Initial results showed that the ruling Cambodian People’s Party (CPP) of long-serving Prime Minister Hun Sen won 68 of the 123 parliamentary seats, with the CNRP taking the remaining 55 seats.

King to leave for Beijing Phnomh Penh Post, 2013-08-12

King Norodom Sihamoni – accompanied by the Queen Mother – is set to take off for China today, for a regularly scheduled doctor’s visit which typically entails two to three weeks away from the country, an aide said.

Stressing that the trip had nothing to do with politics, Sisowath Thomico, former personal secretary of the late King Father Norodom Sihanouk and Queen Mother Norodom Monineath, said the visit had been scheduled ahead of time.

Poll anger simmers in Kandal Phnomh Penh Post, 2013-08-12

In the end, this hotly contested province swung for the first time. The CPP garnered only 40 per cent of the vote to the CNRP’s 56 per cent, and won just five of 11 seats, based on preliminary NEC figures.

[A]s Huy Phan, 48, put it: “During the campaign period, 700 sarongs were handed out in this village [by the CPP]; but when it was time to vote, they only got 300 votes.”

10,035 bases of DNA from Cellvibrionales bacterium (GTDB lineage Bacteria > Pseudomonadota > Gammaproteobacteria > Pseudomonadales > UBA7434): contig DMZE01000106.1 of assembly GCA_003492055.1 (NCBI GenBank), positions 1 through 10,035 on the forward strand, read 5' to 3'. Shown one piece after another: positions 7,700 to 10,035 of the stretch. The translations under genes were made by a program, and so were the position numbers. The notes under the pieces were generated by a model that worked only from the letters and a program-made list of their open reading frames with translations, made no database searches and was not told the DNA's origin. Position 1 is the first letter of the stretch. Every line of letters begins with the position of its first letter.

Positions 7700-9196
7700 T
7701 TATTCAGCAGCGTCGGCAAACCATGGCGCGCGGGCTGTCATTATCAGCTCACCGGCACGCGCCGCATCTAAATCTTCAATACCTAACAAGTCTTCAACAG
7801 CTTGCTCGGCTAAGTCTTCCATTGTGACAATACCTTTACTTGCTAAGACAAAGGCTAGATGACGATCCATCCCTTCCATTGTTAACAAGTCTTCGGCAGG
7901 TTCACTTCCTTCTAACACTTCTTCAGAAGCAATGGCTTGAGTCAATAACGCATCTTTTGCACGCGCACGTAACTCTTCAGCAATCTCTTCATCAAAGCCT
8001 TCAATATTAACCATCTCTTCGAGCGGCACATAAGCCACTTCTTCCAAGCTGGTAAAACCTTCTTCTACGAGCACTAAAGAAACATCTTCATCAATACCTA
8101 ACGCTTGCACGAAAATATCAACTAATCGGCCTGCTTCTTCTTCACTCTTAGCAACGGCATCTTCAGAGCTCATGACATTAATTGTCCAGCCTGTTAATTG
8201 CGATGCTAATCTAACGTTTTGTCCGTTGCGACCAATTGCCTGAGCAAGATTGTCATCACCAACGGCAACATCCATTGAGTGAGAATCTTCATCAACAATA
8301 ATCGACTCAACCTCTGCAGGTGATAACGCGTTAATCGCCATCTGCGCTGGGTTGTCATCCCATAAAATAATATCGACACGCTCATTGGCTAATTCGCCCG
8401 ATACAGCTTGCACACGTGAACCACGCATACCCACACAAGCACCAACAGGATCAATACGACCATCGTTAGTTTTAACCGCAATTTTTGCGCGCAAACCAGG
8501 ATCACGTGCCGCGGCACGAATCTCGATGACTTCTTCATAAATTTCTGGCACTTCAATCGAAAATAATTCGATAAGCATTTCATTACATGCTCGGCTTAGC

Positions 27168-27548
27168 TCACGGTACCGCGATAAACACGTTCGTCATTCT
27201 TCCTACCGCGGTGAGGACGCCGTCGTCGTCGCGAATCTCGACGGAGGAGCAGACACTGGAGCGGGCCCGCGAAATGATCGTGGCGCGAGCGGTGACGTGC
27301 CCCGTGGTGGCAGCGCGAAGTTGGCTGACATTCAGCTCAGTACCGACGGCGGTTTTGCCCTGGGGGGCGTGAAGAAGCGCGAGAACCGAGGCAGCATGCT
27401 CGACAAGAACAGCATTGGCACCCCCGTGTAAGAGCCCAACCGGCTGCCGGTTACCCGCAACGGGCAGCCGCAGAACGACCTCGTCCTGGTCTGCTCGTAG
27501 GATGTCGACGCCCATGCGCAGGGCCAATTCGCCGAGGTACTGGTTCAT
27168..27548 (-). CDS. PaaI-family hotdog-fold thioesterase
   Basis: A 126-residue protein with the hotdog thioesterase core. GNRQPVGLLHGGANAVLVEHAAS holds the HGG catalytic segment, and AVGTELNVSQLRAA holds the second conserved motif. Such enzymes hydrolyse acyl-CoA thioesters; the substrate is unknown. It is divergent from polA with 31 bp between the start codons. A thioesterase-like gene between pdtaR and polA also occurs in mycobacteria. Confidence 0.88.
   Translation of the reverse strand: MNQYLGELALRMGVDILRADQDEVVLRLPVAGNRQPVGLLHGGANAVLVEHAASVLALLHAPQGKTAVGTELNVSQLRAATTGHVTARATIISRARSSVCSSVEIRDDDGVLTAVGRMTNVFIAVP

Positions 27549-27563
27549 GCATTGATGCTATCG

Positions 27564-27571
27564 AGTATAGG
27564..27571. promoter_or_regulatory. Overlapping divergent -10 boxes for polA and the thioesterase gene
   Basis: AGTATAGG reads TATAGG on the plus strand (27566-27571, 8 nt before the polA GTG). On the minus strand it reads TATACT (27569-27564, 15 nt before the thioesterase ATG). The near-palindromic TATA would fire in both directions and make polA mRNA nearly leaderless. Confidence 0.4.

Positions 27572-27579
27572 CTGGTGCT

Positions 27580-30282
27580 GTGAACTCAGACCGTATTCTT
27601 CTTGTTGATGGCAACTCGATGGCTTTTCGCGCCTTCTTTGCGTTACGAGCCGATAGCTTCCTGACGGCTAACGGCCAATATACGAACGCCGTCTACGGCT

Now, I don’t leave my house at night. I’m scared about my security,” said Yin Out, from nearby Peak Khmer village.

“[The deputy village chief] yells from the road, he yells into my house, he gets very aggressive…. Every day, he attacks me. He says: why did you take my sarongs, why did you take my money and not vote for us?”

Adhoc has received a number of complaints along the same lines, head of monitoring Ny Chakrya said.

“Normally, the threats happen before the election – this election is very different from the previous election. The threat happens more after election day…. Local authorities are angry with the people [for not voting CPP].”


Russia to begin delivery of submarines to Vietnam in November Thanh Nien News, 2013-08-02